Anonymous Soldiers: The Struggle for Israel, 1917-1947
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A landmark history, based on newly available documents, of the battles between Jews, Arabs, and the British that led to the creation of Israel
Anonymous Soldiers brilliantly re-creates the crucial period in the establishment of Israel, chronicling the three decades of growing anticolonial unrest that culminated in the end of British rule and the UN resolution to create two separate states. This groundbreaking book tells in riveting, previously unknown detail the story of how Britain, in the twilight of empire, struggled and ultimately failed to reconcile competing Arab and Jewish demands and uprisings. Bruce Hoffman, America’s leading expert on terrorism, shines new light on the bombing of the King David Hotel, the assassination of Lord Moyne in Cairo, the leadership of Menachem Begin, the life and death of Abraham Stern, and much else. Above all, Hoffman shows exactly how the underdog “anonymous soldiers” of Irgun and Lehi defeated the British and set in motion the chain of events that resulted in the creation of the formidable nation-state of Israel.
This is a towering accomplishment of research and narrative, and a book that is essential to anyone wishing to understand not just the origins of modern-day Israel or the current situation in the Middle East, but also the methodology of terrorism. Drawing on previously untapped archival resources in London, Washington, D.C., and Jerusalem, Bruce Hoffman has written one of the most detailed and sustained accounts of a terrorist and counterterrorist campaign that may ever have been seen, and in doing so has cast light on one of the most decisive world events in recent history. This will be the definitive account of the struggle for Israel for years to come.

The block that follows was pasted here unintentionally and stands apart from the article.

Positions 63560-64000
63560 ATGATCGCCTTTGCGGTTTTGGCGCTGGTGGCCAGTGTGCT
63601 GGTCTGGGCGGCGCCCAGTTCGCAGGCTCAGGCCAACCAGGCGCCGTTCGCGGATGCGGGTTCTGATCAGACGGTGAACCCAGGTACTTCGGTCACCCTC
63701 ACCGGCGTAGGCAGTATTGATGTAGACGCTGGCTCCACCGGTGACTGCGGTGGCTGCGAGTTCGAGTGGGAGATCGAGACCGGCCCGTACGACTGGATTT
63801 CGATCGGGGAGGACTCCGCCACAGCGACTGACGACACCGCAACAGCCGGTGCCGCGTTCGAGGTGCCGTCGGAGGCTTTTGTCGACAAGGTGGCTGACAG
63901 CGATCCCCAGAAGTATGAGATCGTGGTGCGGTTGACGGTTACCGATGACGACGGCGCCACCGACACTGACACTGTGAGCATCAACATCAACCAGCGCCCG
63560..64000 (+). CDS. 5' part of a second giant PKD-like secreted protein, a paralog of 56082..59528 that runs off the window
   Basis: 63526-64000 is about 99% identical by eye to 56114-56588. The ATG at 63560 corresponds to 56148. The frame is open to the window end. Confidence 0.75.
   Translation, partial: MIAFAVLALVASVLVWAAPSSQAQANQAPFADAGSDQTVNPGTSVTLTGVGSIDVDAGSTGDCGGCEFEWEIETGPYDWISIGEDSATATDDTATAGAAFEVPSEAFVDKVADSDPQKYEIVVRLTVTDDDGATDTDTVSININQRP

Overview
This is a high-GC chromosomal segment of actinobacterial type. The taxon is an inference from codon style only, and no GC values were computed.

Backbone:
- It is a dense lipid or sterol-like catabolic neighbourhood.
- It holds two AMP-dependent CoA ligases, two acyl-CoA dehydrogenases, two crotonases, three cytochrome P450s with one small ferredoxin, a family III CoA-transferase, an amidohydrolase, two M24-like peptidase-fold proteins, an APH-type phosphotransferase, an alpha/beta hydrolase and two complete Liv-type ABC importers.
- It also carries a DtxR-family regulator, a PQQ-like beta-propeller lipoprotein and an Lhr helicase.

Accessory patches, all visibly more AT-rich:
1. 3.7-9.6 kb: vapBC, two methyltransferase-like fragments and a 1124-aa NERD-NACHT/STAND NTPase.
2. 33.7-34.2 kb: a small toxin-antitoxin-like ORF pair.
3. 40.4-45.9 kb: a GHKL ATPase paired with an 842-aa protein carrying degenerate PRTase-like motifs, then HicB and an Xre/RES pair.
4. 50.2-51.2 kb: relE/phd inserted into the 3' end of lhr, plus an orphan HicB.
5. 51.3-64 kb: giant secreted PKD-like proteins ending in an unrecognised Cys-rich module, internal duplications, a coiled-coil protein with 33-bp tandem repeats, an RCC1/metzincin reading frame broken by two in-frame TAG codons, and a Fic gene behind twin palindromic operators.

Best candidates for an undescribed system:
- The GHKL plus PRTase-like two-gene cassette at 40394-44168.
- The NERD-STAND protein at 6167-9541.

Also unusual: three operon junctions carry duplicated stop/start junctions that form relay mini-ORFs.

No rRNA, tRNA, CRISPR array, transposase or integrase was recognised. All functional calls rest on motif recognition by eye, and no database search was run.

declared, “it will have to use constant and brutal force to do so.”20 That same day, Gort left Palestine for the second time in a month. A persistent illness described to the press as a “feverish chill” had left him bedridden during his home visit earlier in June, but X-rays and a complete physical examination had found nothing wrong. The high commissioner had accordingly returned to Palestine. But he continued to feel unwell and decided to go back to London for more tests. Doctors again could
so prevalent by September that Cunningham was forced to defend himself and his administration against accusations emanating from Whitehall as well as Palestine. He assured Hall that military action was never undertaken for punitive reasons, was always based on solid intelligence, and was specifically designed to impact the community as little as possible. The high commissioner flatly denied that the army had taken over.19 The Yishuv saw things differently, as the meeting of Weizmann and other
Palestine, they argued, was unique so far as policing was concerned. The military had already assumed the dominant role in maintaining security, and as long as the new man’s deputy was a long-serving PPF senior officer, a soldier was thought to be the better fit given the need for close coordination and cooperation between the army and the police. Moreover, several recent commissioners of Scotland Yard had proven successful despite having no previous experience in law enforcement. Accordingly,
of Jewish terrorists to indefinite detention in Eritrea. The response at that time had been a sharp rebuke from his superior, Assistant Undersecretary Sir John Martin, but by the spring of 1947 such misgivings were no longer confined to idealistic junior officers. “Quite frankly, I share Mr. Trafford Smith’s dislike of the High Commissioner’s proposal” to sequester Jewish funds, Sir Thomas Lloyd, the permanent undersecretary, wrote in a minute intended for Creech Jones’s attention.40 Yet three
Poland, 6.1, 7.1, 12.1 Police Mobile Force (PMF), 8.1, 11.1, 12.1, 12.2, 18.1, 18.2, epl.1 creation of disbanding of, 16.1, 18.1 Wickham’s criticism of Polish currency crisis (1925) Poppendorf Porath, Yehoshua, 1.1, 2.1 Posner, Shlomo Potsdam Conference (1945) Privy Council, 16.1, 17.1 Provisional Irish Republican Army (PIRA), prf.1, prf.2, epl.1 Public Information Office Qalqilya Qatra Q Patrols Radio Security Service Rahman, Abdur Ramat Gan, 4.1, 6.1, 15.1, 16.1, 17.1, 18.1,